The fireworks stands are popping up on every corner reminding us of the holiday that celebrates freedom and independence. However, a recent Supreme Court decision was quick to remind us that individual freedom- freedom to decide how to plan for child-bearing and freedom to decide what is best for our bodies is often not free. On June 30, the Supreme Court ruled in a 5-4 decision that closely held corporations, such as Hobby Lobby, cannot be required to provide contraceptive coverage to its employees if they object based on religious reasons. Our CEO, Forrest Alton, released this statement about the decision, “…when that decision-making autonomy is taken away and barriers are introduced, whether those be cost or otherwise, it makes it less likely women will choose to use the most effective methods of contraception consistently.” So while many women work in positions that will allow them access to long-acting reversible contraception (i.e. the IUD-intrauterine device) at a free or reduced cost, women who work at Hobby Lobby will not have the freedom to do the same. Of course, they can pay for it out-of-pocket but given the long-acting nature of these methods, the cost is often upwards of $500.

I find myself in a position that some may think is contradictory: I think the Supreme Court’s decision was wrong, and I am also a Christian. So where does that leave me? Does that mean that I am a lesser Christian than the executives at Hobby Lobby? I like to think that I am a Jesus-loving, women's rights supporting, Hillary in 2016 believing, firearm toting, equal rights supporting Christian. And no, I don't think that phrase is an oxymoron.

First of all, contraception is not just used by “promiscuous teens” (as you will hear some people say) but it is used by an overwhelming majority of women – young and old. The reasons for use vary, some women use contraception for the benefits to their skin and complexion, while others use it for regulating menstrual cycles, while the majority of women use it for preventing pregnancies or family planning. The long-acting reversible contraception methods (i.e., IUD, the shot, the implant), are used by many women in monogamous, exclusive relationships or marriages so they can plan for children or allow adequate space between pregnancies to help decrease the chances of complications during and after pregnancy.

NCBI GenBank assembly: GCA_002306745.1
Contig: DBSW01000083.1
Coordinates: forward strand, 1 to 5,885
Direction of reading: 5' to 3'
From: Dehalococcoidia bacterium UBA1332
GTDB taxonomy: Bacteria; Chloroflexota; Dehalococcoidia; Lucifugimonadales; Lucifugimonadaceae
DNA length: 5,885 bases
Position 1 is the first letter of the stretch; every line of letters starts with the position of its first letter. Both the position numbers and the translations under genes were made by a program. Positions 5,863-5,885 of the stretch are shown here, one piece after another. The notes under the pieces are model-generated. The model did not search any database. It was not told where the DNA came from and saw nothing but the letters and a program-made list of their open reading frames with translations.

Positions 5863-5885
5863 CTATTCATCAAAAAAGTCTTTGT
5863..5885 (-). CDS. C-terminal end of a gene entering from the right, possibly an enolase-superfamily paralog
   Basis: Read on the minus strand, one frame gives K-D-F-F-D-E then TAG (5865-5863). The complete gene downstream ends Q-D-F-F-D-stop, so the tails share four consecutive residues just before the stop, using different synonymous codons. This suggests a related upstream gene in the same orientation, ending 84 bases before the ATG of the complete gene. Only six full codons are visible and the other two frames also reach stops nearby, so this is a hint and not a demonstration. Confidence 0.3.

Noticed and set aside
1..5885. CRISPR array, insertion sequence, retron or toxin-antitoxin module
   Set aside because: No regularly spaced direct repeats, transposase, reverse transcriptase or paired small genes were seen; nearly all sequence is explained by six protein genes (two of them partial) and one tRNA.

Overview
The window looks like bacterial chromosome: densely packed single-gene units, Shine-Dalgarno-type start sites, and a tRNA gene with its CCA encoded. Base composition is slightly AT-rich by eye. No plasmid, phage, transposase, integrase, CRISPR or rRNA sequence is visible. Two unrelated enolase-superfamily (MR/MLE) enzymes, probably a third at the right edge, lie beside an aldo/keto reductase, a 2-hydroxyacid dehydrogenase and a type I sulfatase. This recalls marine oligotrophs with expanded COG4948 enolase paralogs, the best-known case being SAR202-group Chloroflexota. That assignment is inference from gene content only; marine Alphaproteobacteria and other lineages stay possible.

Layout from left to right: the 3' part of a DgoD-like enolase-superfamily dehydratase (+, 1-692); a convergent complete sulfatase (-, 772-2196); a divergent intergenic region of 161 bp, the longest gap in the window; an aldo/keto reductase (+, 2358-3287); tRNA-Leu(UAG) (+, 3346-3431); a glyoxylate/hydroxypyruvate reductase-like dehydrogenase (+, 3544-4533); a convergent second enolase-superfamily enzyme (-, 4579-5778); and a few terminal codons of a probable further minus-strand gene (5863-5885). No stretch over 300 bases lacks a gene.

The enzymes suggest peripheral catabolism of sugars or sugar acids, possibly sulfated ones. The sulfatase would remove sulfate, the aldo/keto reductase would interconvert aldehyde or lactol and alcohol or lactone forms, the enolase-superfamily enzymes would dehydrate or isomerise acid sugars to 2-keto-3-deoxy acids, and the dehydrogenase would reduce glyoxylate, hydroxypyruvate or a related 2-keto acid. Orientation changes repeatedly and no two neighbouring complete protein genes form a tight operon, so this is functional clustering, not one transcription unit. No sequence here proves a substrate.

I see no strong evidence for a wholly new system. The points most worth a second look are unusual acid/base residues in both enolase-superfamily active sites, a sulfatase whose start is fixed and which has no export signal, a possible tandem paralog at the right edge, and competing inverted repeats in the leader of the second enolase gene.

While I am always in support of anyone standing up for what they think is right (even though I may not agree), it seems that if Hobby Lobby wants to use religious opposition to some forms of birth control, doesn’t that mean that they should also refuse to cover medications for diabetes and high blood pressure caused by obesity since gluttony is also a sin? Or refuse to cover psychological services that result from a sin like adultery or pornography addiction? Or perhaps refuse to cover medication that is only needed because of a sin - like medication needed because of experience with drug abuse and addiction?

Again, don’t get me wrong I am in full support of someone taking a stance for their religious freedom but shouldn’t it be an all or nothing stance? It isn’t fair to Christians as a whole when someone picks and choose the parts of the Bible that they want to enforce and then make a public stance based on religious beliefs. This type of “cherry-picking” Bible verses when it is convenient or comfortable supports the general consensus that all Christians are hypocritical and are only known for what they are against, and not what they are for (FYI –I believe my main man Jesus was for love, tolerance & forgiveness).

So as the holiday weekend approaches and we become consumed with fireworks, cookouts and dysfunctional family gatherings, consider this: the decision made by the Supreme Court directly impacted the freedom of a group of women who are employed with Hobby Lobby but even more so this decision was made loud and clear to all women who now feel more vulnerable to having their individual liberties stripped away by their employer. As anyone with a child knows, or anyone that has ever been around children, the ability to easily access and afford effective birth control options impacts everyone, not just us lucky ones born with a uterus.

Check out this TIME Magazine article to learn more about IUDs. 

by Sarah Kershner, It's Your Game Project Coordinator, SC Campaign to Prevent Teen Pregnancy